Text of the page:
Aims and scope
Here’s a not-safe-for-pearl-clutchers version that’s truer to what I would say.
What technically correct spelling or grammar rule have you given up on enforcing? Did you go through a period of mourning when you finally let it go?
Thanks to James Harbeck for the punny board title.
What are your favourite risqué typos that almost got through? #SpellcheckWillNotSaveYou
This month’s cartoon is a bit of an experiment. I got an iPad to replace my decrepit laptop and am trying an all-digital workflow for the first time. I’m, uh, not thrilled with these results, but I didn’t have the time to redo it. I’ll keep trying until I figure out something that will work. I haven’t imported my custom fonts to the device yet, so this cartoon is a throwback to the days when I hand-lettered all the dialogue. (Maybe that’s why the whole thing looks amateurish—well, especially amateurish—to me. I hope you’ll forgive me!)
Anyway, what inspired this cartoon were conversations I saw among editors on social media, where a few of us wondered: As we face an existential threat and a massive shift in how we live and function, does it really matter if a compound is open, hyphenated, or closed?
Nitpicking about commas and applying house style seem like such trivial undertakings in the grand scheme of things, especially when compared with what essential service workers do. It’s easy to feel useless and even expendable, particularly when some clients are cancelling projects because of the economic downturn resulting from the pandemic.
But what these recent weeks have highlighted for me is that clear and accurate communication is more important than ever. We have the skills to help public health officials, health researchers, and policy makers get critical information to people who need it and, importantly, to strike the right tone.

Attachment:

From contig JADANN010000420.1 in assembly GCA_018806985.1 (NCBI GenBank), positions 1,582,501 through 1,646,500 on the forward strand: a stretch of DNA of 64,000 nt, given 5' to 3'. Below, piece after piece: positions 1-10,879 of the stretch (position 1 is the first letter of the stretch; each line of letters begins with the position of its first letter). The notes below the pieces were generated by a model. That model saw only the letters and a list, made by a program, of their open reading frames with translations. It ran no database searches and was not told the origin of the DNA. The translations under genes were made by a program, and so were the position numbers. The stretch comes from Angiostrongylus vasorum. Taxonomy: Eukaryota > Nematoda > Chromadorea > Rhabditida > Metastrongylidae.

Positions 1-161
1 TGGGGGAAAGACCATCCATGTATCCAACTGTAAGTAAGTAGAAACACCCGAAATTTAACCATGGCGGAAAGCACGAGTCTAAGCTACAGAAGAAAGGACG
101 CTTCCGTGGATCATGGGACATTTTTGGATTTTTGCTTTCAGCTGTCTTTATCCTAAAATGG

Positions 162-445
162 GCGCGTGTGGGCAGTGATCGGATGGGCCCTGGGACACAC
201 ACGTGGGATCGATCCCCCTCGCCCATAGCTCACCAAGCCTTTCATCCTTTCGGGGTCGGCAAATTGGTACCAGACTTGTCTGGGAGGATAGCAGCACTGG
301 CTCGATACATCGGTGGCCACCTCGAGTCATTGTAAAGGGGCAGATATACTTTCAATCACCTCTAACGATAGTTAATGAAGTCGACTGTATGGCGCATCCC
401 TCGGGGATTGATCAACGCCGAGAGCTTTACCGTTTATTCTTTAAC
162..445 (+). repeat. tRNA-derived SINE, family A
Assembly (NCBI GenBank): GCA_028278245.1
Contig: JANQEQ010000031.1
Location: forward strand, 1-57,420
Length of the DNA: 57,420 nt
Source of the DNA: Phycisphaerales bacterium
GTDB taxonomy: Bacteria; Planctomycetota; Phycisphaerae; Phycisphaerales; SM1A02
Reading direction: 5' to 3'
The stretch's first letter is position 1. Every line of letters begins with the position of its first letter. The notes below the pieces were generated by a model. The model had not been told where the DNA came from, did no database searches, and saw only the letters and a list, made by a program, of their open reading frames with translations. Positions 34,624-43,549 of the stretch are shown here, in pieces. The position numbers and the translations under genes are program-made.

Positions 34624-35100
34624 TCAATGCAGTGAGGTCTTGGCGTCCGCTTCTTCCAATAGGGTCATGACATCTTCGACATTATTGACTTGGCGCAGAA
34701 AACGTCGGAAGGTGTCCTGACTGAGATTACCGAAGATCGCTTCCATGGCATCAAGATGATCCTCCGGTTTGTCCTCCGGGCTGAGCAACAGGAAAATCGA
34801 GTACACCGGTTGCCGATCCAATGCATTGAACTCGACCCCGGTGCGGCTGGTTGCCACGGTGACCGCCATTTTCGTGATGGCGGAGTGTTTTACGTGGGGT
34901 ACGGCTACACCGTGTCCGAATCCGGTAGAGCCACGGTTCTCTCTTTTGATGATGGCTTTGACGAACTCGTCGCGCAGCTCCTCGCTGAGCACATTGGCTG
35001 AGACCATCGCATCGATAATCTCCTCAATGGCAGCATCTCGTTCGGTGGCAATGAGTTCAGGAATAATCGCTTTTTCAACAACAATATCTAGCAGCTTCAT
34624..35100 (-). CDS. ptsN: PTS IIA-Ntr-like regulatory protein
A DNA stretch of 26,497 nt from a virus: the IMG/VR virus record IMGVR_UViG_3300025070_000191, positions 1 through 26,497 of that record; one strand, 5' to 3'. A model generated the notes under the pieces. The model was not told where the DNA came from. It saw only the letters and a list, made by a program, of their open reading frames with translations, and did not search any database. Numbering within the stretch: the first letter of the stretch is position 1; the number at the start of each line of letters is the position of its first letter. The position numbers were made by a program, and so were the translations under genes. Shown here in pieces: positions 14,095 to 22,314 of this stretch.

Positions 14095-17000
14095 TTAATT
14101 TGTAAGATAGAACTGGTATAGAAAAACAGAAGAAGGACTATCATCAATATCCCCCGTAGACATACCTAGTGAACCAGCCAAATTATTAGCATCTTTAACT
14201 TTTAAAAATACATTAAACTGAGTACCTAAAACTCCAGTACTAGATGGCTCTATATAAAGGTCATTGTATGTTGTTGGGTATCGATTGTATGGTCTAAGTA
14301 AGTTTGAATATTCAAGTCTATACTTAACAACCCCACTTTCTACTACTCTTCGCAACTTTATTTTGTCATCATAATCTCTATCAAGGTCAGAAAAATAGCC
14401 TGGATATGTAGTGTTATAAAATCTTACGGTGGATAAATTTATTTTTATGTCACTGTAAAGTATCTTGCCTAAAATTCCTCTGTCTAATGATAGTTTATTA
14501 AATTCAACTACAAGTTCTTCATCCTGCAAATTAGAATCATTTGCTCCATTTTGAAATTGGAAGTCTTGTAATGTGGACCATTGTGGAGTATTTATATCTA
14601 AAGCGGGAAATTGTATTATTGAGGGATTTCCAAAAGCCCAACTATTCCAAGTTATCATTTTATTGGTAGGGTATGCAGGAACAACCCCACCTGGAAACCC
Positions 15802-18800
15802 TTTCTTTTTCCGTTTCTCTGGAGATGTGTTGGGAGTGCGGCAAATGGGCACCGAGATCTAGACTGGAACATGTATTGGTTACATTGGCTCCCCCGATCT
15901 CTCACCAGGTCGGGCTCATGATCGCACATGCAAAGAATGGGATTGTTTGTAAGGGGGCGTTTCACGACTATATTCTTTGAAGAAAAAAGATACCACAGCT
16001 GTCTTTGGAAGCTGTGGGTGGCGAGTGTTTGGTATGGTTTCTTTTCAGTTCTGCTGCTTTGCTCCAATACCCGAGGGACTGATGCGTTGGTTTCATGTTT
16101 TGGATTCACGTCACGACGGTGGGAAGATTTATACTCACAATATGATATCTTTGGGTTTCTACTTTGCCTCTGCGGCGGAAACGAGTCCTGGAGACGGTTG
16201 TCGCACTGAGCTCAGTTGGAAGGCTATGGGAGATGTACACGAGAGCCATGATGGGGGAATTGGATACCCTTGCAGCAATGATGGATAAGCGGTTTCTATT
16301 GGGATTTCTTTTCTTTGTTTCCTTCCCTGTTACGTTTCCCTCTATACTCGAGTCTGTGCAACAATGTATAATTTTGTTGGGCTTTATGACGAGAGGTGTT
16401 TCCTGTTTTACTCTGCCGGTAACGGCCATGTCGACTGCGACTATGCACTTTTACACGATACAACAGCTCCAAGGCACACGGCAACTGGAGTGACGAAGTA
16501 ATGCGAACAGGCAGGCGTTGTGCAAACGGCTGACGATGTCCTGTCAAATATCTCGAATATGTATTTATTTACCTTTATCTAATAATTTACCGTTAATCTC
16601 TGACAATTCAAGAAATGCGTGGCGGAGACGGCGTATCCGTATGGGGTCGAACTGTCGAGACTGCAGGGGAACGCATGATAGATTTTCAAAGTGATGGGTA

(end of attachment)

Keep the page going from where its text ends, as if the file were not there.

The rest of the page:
This crisis is an excellent reminder that editing is about improving communication, not mindlessly applying rules. We have an opportunity to reassess how we approach a text and separate the edits that help the message reach its audience more effectively from those that do nothing other than uphold arcane notions of language, feed our ego, or waste our time.
Poor communication excludes, and when we all have to solve a problem together, we can’t afford to exclude anyone.
Thank you for coming back month after month! I’m grateful I still have a way to connect with colleagues even though I’ll miss seeing you at the Editors Canada conference this year. I wish you all good health.
Inspired by Jennifer Ralston.
Teachable moment or red flag? You decide! (Click through to enlarge.)
Want to learn more about style sheets? Check out these old posts:
Click through to enlarge!
Dedicated to Grace Yaginuma. See also James Harbeck’s article on dashes and hyphens. Continue reading “Doppelgänger”
Guest appearance by ReferenceBot.